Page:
my old oxfords were literally falling apart after Europe - I'd had them four years and walked oh so many miles in them. When these Matt Bernson shoes came up on sale for $30 (down from $150) at Urban Outfitters, I snapped up a pair for my mother and one for myself. They needed a few tweaks, though; these were laceless oxfords, the top of the shoe held together by a strip of elastic affixed between the suede and the leather lining, and fed through the two layers of the tongue. They were too loose on my narrow feet. So I cut the elastic out and sealed the slit in the layers shut with shoe goo. Next problem: I needed oxfords I could wear year-round here in Seattle, and these are made of suede.

The inexpensive solution? Sno-seal. Sno-seal is a beeswax-based leather sealant, and it really works. We would use sno-seal to seal a new pair of ice skates - you did four coats over four days when you first got your new skates, and never had to worry about it again. Use a hair dryer to heat the shoe to a comfortably warm temperature, then just rub gobs of the sno-seal in with a rag (I cut up Cass' old shirts and boxers into rags for just this kind of thing - you're going to have to throw the rag away afterward). Let the shoe sit for 10-15 minutes, and wipe away excess. TO do multiple coats, just warm the shoe back up and apply again, wait, wipe excess.

The sno-seal darkened the colour from a very lackluster, ho-hum grey to a nice slate. I even sealed the sole and heel, to protect them from water damage as well. Then I threaded in an old pair of laces leftover from when I painted my fryes green and switched out their laces, and there you have it! New, winter-ready brogues!

Of course, now I'm on a sno-sealing kick - all my boots are getting a good coat, especially my poor frye boots that got completely soaked in a rainstorm last year.

Thursday, November 24, 2011

make-do: sweater leggings

It's that time of year; I'm pulling out leggings and wool tights to wear under skirts and add a little insulation to my wardrobe. I love the look of intarsia sweater leggings, but geez, the things are so expensive.

What's a girl to do?

Well, last year (yeah, last year! I am so behind on getting things done!) I bought a pair of gorgeous intarsia sweater tights by Eloise from anthropologie's clearance section ... for $5 (down from $38). score! But here's the thing: I bought these tights even though Eloise is too small for me (btw, from what I read, Hansel from Basel tights are too short for anyone over 5'2" or 5'4"). I figured that with a little elbow grease, I could turn them into leggings.

Here's how I did it:
first, take your seam ripper and carefully cut apart the stitches that hold the toe together. You don't want to pull or yank too much, so that you don't start the tights unravelling. These eloise tights are essentially long tubes - there is no figured heel or toe cap. I think if you have a pair of tights with a figured heel, you may want to just cut the tight open above the heel and continue.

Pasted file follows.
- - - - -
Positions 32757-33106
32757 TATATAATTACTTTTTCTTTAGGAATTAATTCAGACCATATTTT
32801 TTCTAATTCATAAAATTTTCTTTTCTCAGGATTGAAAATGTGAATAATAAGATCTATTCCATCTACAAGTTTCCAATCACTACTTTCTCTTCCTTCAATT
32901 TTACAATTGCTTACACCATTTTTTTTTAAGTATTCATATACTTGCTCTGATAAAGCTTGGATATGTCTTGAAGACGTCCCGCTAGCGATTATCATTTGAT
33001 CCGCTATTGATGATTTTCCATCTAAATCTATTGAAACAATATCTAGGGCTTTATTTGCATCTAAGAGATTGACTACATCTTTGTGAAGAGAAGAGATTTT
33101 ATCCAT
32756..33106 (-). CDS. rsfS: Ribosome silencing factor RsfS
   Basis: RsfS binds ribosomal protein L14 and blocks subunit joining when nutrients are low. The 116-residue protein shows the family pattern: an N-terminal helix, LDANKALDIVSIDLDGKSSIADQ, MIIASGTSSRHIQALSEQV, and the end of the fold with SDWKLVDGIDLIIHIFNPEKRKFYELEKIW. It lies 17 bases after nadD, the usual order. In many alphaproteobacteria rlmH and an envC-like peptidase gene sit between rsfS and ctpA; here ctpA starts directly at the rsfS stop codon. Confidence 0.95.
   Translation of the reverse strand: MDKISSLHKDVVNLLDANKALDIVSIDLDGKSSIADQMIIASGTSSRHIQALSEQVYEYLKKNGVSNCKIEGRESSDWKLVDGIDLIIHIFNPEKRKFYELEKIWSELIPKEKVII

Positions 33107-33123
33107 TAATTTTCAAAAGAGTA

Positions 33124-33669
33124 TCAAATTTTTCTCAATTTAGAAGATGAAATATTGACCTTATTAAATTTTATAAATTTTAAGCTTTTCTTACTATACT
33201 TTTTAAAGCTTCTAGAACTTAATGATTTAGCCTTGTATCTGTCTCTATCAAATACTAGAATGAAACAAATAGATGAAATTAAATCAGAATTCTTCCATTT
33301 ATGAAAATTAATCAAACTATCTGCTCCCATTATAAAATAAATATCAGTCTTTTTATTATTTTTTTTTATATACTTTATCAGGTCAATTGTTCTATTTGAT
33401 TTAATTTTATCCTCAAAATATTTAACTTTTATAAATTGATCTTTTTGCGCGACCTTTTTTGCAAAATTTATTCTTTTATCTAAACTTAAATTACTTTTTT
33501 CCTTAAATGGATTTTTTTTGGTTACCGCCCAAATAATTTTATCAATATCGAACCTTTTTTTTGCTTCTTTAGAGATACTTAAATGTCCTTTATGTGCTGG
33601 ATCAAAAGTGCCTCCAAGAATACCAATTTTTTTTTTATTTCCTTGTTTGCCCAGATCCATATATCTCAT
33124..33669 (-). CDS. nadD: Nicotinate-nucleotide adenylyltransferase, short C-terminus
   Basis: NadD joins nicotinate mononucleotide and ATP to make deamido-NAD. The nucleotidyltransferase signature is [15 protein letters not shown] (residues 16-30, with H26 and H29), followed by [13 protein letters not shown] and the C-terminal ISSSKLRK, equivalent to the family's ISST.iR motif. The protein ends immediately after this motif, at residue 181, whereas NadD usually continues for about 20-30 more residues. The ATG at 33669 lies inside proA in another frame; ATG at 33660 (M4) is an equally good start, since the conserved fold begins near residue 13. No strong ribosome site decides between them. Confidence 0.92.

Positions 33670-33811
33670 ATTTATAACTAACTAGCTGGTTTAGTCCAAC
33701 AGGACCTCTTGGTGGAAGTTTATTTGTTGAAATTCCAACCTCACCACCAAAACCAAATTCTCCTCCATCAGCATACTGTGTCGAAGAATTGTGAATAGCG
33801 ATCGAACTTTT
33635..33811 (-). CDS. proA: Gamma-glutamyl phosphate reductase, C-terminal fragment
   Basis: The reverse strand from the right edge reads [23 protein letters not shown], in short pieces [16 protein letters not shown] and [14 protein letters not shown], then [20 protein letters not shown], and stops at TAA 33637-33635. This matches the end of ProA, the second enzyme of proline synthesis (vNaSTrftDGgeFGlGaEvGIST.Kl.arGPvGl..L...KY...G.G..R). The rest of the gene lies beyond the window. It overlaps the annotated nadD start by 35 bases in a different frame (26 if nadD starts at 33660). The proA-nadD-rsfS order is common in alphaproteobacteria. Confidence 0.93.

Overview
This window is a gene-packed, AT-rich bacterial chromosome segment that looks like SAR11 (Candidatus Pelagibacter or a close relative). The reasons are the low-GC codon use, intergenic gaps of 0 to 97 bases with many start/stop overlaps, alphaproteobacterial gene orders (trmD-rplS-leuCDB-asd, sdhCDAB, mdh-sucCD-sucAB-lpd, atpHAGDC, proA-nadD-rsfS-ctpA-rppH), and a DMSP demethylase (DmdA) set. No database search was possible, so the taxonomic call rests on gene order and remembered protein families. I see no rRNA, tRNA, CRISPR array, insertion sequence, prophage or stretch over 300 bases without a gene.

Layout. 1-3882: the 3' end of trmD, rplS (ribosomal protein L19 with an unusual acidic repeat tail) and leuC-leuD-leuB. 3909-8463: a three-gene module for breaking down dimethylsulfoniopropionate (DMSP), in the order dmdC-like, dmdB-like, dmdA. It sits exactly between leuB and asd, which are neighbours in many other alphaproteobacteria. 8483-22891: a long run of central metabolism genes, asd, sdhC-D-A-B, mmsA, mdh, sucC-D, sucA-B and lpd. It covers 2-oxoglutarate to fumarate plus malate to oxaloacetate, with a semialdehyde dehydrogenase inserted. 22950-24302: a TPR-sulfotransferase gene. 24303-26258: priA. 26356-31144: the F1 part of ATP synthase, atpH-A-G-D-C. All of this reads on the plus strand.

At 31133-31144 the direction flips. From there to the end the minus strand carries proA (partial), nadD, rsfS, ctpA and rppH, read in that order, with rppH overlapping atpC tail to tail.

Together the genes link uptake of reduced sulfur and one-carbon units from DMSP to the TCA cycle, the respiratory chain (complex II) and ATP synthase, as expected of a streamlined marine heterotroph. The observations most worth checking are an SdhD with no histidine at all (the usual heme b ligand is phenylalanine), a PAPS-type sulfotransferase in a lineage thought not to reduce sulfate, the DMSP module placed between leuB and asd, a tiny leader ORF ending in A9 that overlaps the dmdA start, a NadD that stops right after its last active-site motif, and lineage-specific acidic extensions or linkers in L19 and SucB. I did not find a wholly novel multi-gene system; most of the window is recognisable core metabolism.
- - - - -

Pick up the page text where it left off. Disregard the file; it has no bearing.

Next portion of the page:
next, fold the tights over and pin. Then fold again and pin. You want to trap the loose edges inside this roll. Use pins to keep it together, and remove while you sew.

You can hand-sew a stretchy stitch if you use a catch stitch. Catch-stitch around the opening, stretching the fabric slightly as you sew. I made one line of back stitches (half of the catch stitch) down the middle of my double-folded hem, and one at the top edge.

voila! done! Cute geometric-pattern wool sweater leggings for $5 and about 1 hour of time.

hm. Lots of bright pink lately ...

happy thanksgiving!

green salads with warm walnut-crusted goat cheese balls, roasted brussel sprouts with chantrelles and shallots, turkey, stuffing, mashed potatoes and homemade cranberry sauce with orange zest and pomegranate molasses.

pumpkin pie, champagne with rhuby, and a nice slow afternoon and evening with Cass and his parents. Here's to family time and relaxation. Tomorrow's black Friday and I think I'll spend it grading, cutting down my mla paper, and putting some finishing touches (read: alterations) on some thrifted pieces.

Saturday, November 19, 2011

handmade holidays: wrapping up gifts

literally - more on the wrap itself later, though. I've been so stressed out with these fellowship applications and whatnot that I've been crafting like a madwoman in any free moment I can get - hammering and filing brass and copper into necklaces, weaving another wrapped glow bracelet," this time with pearlescent white leather and lapis lazuli beads, making more sets of those cinched quartz earrings, etc. It's all in the name of sanity and peace in the home.

So, the net result is, I'm basically ... done preparing for yuletide. Before Thanksgiving. Isn't that insane?? It's a little sad, actually. And I'm totally broke, so I really need to resist the siren song of "holiday sales!" after next week.

Well, I have a few things left to make up to keep me busy - I ordered a pattern to make Cass a new plaid shirt, and one to make him some chic skinny wool ties (a post coming up on that soon, with an inspiration scan from the recent j.crew catalogue) that I'm sure he won't wear as often as I'll want him to! I've heard tie-making is difficult; if I can get the knack of it, I think I'll have to start giving them away. I've always wanted to make ties - it's just the right mix of precision and handwork, and the kind of accessory that can really make (or break, or change) a look. I'd love to master it.

Other than the guy stuff, I finally decided to commit to sewing something with my ralph lauren red plaid fabric - colette's jasmine blouse. I haven't decided what to use for the contrast collar and cuffs yet, but I think I want to embroider the blouse, just at the top of each shoulder. Something ... Slavic-inspired, I think. In thick white thread or yarn. I think the juxtaposition could be interesting. Hopefully. Oh, and I've got a scarf/chiffon wrap I want to make for a friend, we'll see if I can pull that off.

Hm. Maybe my holidays are not quite so "finished" after all?


you know it's winter when it's suddenly impossible to get enough light at 2pm (or noon, for that matter) to get a photo that isn't grainy.

Had to make my silimba loop in pink (rowan big wool "glamour" instead of "madras") when the golden colour was sold out. Oh well.I still like it! Though I feel like it's going to take a bit of chutzpah to wear this thing. I feel a little silly, but shouldn't we all be able to laugh at ourselves from time to time?